A recent survey has revealed just how the self-employed feel about Brexit when it comes down to how it will impact their business.
Surveying more than 660 contractors between 3rd-17thDecember last year, the Association of Independent Professionals and the Self-Employed (IPSE) found that as many as 64% believe that a ‘no deal’ would negatively impact their business. This is only slightly higher than the 60% of respondents who believe their businesses will take a hit if the Prime Minister’s current withdrawal agreement goes ahead.
When asked about the main priority for their businesses in negotiating Britain’s future relationship with the European Union, contractors listed:
- ensuring UK businesses have access to the Single Market for services (39% of respondents);
- ensuring free movement of UK citizens across EU (22%);
- ensuring UK businesses have access to the Single Market for goods (10%);
- restricting immigration from EU nations (6%).
IPSE’s Deputy Policy Director, Andy Chamberlain, commented, “The proportion of freelancers worried that Brexit will negatively impact their business has increased significantly over the past 12 months.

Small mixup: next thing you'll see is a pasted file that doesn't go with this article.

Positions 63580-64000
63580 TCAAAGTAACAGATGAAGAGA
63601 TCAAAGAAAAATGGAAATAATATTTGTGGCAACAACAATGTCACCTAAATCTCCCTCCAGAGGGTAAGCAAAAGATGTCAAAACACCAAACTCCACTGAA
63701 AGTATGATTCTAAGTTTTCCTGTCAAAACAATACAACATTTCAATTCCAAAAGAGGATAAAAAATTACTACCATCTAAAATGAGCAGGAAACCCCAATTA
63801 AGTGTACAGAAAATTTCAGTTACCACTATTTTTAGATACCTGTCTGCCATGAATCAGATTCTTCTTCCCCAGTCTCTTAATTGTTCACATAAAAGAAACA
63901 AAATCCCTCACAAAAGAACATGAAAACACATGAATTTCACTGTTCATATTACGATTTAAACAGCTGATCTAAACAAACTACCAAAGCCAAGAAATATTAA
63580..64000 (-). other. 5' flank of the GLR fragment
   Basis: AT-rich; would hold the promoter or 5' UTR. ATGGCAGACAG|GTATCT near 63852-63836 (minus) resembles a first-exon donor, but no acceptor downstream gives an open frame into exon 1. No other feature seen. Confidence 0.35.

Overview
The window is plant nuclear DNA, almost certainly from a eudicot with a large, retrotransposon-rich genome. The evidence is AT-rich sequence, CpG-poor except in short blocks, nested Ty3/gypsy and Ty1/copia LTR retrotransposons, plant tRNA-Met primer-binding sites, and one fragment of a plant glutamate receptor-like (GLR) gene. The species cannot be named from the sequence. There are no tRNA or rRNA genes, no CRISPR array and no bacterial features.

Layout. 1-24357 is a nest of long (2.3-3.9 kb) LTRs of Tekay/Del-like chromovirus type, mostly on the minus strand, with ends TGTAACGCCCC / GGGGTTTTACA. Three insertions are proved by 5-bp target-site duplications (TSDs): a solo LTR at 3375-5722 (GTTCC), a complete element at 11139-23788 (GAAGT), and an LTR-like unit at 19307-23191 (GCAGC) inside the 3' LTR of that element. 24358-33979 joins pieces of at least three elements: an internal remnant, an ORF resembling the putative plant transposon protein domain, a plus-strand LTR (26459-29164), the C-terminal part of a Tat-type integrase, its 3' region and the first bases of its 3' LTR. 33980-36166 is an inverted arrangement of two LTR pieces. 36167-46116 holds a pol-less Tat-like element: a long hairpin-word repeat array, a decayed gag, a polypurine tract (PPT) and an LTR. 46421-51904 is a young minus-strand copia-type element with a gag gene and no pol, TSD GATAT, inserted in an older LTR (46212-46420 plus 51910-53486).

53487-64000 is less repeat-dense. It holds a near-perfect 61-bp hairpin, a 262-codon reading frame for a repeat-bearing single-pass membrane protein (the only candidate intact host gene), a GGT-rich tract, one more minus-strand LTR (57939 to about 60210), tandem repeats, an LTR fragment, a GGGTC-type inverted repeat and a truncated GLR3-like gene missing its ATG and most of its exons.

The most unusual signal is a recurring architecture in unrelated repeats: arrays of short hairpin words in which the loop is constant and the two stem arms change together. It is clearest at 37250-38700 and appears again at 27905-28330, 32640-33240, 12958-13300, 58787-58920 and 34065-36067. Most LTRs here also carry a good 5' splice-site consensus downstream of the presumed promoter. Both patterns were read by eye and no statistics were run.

“This is alarming, because now more than ever the UK needs the flexibility freelancers bring to the economy.
“The UK’s 4.8 million self-employed are the country’s smallest and most agile businesses, and they will be crucial to any post-Brexit growth strategy.
“Freelancers are caught between a rock and a hard place on Brexit.
“They are clearly worried by the prospect of a ‘no deal’, however they also feel the Prime Minister’s withdrawal agreement will freeze them out of future opportunities.
“This is because they fear large companies, who are important clients for them, may relocate their operations because of Brexit. Freelancers may also find it harder to access contracts in the EU.
“Like everyone else, the self-employed are also worried that their living costs could increase, putting pressure on their finances.
“Freelancers do not have a benign impact on the economy. In fact, they generate more than £271 billion of economic activity each year.
“Their contributions must be valued and recognised.”
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